me the needed books on the subject, and I am now beginning to work in good earnest. It is very possible that the task may be taken from me by somebody in England, or that in doing it I may find myself incompetent; but I go on in hope, secure, at all events, that it will be the means of the highest culture. In addition to other labors, Margaret translated, one evening every week, German authors into English, for the gratification of Dr. Channing; their chief reading being in De Wette and Herder. It was not very pleasant, she writes, for Dr. C. takes in subjects more deliberately than is conceivable to us feminine people, with our habits of ducking, diving, or flying for truth. Doubtless, however, he makes better use of what he gets, and if his sympathy were livelier he would not view certain truths in s. steady a light. But there is much more talking than reading; and I like talking with him. I do not feel that constraint which some persons complain of, but am perfectly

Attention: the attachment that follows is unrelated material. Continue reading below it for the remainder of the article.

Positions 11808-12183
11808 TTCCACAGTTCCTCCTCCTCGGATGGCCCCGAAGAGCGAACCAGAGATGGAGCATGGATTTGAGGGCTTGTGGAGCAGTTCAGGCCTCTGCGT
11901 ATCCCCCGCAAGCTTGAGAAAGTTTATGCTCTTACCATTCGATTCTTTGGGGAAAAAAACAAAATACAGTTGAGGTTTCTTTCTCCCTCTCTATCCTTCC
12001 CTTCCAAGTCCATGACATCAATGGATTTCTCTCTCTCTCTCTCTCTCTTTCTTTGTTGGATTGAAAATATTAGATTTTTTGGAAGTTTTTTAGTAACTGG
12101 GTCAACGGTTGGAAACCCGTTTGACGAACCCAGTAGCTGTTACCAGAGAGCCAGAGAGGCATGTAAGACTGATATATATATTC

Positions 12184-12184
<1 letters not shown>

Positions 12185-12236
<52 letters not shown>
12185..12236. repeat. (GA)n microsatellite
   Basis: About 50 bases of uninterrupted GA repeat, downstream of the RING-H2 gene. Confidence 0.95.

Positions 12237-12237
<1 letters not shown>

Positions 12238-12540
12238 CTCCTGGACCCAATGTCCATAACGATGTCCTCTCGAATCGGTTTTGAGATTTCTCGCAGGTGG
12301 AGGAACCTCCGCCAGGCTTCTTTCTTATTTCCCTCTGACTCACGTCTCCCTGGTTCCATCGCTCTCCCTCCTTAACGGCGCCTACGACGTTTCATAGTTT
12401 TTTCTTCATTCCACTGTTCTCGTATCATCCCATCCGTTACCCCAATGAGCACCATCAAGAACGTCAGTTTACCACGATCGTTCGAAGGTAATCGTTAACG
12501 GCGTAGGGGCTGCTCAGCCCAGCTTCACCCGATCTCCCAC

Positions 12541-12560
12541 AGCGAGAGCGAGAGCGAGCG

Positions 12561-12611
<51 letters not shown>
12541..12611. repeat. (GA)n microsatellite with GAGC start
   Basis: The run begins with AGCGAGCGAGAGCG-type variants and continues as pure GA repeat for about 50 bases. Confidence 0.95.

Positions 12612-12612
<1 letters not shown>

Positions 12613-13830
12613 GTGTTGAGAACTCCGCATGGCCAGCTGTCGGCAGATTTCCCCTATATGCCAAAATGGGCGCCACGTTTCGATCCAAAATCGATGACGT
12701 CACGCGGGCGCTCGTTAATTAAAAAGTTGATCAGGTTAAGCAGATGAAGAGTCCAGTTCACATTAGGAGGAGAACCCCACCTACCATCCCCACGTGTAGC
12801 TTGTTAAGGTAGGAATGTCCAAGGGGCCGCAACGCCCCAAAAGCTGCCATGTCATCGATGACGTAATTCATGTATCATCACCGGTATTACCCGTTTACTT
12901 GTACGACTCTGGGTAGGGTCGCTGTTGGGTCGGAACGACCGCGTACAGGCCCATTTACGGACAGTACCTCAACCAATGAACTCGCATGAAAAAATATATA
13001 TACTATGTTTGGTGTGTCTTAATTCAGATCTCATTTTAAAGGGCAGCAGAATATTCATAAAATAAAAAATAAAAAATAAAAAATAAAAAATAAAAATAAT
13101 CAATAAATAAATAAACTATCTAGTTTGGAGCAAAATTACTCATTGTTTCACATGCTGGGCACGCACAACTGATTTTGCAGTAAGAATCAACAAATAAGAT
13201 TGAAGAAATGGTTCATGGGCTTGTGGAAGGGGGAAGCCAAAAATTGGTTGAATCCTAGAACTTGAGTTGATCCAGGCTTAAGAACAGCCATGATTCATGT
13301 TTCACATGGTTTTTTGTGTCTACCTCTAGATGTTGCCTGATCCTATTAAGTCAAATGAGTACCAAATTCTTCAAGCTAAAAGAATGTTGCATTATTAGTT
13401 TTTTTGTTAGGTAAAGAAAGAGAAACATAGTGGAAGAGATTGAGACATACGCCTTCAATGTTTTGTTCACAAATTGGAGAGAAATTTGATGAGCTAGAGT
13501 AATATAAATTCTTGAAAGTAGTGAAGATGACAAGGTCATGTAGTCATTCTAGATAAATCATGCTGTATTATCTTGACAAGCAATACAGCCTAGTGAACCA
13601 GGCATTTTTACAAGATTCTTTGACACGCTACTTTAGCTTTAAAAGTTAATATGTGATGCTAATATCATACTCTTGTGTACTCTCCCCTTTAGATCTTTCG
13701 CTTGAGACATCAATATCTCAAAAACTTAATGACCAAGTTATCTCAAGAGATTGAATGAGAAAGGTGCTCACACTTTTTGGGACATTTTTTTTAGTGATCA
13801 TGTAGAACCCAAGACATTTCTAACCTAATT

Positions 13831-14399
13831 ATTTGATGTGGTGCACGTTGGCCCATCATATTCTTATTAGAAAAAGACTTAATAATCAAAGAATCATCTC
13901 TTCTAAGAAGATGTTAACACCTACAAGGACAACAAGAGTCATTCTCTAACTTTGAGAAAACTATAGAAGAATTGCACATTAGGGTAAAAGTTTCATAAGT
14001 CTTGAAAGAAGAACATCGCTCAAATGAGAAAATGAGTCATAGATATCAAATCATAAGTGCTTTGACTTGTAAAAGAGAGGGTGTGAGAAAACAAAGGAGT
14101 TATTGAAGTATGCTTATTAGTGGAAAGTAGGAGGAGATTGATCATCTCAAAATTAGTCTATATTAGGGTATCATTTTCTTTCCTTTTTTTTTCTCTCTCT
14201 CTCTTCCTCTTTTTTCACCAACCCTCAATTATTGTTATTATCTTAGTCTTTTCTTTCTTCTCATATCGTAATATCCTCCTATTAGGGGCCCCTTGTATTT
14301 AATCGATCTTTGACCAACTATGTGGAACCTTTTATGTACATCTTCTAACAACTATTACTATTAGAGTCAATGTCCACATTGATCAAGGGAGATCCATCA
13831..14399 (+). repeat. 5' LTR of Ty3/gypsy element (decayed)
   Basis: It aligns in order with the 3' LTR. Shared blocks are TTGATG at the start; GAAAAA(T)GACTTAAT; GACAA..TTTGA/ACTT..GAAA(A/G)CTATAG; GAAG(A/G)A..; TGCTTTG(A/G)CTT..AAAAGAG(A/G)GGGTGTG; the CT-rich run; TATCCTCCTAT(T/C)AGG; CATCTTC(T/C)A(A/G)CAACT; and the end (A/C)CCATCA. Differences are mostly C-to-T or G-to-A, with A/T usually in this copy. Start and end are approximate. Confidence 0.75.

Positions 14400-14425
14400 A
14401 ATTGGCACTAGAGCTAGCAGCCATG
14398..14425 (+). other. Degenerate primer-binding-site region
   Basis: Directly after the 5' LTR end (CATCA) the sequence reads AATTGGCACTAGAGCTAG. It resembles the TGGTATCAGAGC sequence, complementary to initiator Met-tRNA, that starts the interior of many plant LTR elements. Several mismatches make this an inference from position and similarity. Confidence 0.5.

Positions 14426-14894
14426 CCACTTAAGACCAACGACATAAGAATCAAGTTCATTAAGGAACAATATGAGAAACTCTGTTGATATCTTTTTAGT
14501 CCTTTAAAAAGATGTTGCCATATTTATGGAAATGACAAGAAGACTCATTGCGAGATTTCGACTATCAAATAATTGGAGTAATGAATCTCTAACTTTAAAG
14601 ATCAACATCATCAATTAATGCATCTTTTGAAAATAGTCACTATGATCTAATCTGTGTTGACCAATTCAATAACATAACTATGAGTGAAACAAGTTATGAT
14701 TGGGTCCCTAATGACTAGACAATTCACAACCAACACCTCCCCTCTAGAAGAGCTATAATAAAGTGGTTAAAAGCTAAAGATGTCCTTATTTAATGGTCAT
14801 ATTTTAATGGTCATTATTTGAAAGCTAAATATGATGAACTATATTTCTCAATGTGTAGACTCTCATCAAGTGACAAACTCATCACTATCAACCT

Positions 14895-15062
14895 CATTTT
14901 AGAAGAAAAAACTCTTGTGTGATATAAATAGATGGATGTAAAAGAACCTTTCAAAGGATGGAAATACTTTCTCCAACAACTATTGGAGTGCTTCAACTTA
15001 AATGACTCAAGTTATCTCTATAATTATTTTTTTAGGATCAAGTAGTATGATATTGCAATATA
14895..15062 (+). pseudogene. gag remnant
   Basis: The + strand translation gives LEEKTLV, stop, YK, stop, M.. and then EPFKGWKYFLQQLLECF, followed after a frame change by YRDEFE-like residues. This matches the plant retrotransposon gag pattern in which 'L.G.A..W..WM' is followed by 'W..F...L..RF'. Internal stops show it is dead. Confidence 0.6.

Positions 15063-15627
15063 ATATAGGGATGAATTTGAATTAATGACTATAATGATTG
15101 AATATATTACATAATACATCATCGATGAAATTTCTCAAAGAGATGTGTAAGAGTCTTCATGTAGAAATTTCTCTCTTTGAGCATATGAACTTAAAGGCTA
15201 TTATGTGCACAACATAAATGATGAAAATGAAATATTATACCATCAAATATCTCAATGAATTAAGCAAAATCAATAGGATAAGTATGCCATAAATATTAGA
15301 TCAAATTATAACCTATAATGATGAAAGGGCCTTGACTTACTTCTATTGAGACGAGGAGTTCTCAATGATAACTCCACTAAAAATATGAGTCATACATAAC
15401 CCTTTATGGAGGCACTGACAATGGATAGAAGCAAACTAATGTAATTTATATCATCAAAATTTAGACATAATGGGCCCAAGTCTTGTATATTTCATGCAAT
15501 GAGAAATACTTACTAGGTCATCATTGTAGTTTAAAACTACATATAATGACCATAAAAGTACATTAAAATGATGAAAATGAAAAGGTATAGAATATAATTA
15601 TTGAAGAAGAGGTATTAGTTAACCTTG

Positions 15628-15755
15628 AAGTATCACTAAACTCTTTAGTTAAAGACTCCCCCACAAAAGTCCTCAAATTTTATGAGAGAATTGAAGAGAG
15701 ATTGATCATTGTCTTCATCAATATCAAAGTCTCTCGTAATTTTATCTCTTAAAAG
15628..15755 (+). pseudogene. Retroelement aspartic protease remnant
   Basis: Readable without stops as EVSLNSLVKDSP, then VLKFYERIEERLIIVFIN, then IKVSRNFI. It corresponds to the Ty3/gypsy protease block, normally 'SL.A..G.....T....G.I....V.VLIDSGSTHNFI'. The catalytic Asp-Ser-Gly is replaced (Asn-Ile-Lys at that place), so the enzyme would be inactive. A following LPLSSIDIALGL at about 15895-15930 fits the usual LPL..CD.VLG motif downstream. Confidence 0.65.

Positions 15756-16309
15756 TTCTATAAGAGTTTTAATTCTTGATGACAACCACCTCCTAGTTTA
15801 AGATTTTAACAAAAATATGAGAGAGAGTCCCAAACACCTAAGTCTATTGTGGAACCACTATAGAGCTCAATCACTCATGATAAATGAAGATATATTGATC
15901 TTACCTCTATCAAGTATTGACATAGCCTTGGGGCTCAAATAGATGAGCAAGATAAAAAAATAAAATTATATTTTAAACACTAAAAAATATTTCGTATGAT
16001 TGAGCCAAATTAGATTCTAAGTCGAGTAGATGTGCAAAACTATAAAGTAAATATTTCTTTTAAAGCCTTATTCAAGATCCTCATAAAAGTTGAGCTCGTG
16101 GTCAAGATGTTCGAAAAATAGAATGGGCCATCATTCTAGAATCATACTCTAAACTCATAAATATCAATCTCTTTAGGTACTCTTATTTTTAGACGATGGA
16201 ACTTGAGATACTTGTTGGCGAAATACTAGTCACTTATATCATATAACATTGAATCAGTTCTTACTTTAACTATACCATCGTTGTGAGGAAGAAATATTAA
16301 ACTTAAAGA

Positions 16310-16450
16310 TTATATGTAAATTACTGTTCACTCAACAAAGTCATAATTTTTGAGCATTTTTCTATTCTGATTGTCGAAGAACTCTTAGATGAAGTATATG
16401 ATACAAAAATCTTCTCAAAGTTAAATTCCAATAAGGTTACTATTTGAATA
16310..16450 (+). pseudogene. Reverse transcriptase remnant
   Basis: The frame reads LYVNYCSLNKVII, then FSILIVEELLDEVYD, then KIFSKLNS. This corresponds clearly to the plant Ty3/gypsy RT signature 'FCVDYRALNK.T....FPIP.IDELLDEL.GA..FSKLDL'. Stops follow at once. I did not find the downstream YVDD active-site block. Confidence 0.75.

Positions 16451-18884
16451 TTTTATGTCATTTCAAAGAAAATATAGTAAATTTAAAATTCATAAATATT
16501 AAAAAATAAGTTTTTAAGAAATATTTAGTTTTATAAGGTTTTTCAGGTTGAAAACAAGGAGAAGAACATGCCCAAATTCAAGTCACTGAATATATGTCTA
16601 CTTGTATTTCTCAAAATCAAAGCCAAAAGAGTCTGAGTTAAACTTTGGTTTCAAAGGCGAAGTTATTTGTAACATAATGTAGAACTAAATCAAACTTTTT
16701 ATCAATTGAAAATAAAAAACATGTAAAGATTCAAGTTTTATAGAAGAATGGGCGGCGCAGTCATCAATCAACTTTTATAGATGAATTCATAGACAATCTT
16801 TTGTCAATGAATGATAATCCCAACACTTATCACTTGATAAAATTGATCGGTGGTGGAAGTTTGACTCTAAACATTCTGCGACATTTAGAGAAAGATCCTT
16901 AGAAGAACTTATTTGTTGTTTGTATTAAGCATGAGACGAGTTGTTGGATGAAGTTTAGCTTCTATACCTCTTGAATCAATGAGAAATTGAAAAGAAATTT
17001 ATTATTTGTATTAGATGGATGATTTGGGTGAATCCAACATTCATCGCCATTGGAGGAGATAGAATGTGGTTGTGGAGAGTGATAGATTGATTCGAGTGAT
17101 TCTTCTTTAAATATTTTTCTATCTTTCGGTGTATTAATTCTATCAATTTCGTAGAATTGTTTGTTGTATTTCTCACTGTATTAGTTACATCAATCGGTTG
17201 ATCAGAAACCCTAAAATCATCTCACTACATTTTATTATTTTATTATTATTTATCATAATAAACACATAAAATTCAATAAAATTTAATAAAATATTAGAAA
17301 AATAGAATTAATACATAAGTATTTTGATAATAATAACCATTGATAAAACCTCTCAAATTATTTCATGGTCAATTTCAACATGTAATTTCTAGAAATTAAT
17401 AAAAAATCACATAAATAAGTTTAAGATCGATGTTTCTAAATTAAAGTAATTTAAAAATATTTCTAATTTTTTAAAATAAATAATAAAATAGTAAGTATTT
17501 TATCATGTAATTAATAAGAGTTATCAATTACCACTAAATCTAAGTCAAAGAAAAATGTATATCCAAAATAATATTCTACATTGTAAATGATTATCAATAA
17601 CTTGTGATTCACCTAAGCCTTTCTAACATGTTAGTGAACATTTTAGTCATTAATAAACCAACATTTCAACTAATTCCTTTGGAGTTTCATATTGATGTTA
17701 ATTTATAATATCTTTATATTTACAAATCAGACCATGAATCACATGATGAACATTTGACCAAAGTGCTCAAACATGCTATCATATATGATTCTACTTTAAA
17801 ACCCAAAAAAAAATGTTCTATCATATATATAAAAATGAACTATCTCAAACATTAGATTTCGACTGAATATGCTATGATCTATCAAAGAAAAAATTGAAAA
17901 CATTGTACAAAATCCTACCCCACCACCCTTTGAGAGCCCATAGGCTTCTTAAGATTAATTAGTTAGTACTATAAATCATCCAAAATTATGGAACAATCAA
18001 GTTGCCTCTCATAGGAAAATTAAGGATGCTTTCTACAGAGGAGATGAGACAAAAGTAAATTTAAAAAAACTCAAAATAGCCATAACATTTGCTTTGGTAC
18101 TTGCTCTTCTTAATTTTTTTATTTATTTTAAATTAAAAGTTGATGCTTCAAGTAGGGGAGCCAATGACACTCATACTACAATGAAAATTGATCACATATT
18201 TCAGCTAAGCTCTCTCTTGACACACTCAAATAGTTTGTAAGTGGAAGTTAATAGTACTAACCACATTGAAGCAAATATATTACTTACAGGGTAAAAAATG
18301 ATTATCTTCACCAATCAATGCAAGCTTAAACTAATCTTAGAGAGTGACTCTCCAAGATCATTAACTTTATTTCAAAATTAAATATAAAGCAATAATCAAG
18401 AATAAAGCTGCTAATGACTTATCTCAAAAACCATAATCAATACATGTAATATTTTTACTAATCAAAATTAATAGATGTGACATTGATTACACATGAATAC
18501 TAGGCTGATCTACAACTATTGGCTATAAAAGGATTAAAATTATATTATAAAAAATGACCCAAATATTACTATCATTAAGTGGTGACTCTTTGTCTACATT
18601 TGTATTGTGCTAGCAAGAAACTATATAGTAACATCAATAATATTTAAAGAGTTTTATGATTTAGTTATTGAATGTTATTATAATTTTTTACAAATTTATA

ervation and analysis of language. With more advanced pupils I read, in twenty-four weeks, Schiller's Don Carlos, Artists, and Song of the Bell, besides giving a sort of general lecture on Schiller; Goethe's Hermann and Dorothea, Goetz von Berlichingen, Iphigenia, first part of Faust,—three weeks of thorough study this, as valuable to me as to them,— and Clavigo,—thus comprehending samples of all his efforts in poetry, and bringing forward some of his prominent opinions; Lessing's Nathan, Minna, Emilia Galeotti; parts of Tieck's Phantasus, and nearly the whole first volume of Richter's Titan. With the Italian class, I read parts of Tasso, Petrarch,—whom they came to almost adore,—Ariosto, Alfieri, and the whole hundred cantos of the Divina Commedia, with the aid of the fine Athenaeum copy, Flaxman's designs, and all the best commentaries. This last piece of work was and will be truly valuable to myself. I had, besides, three private pupils, Mrs.——, who became very att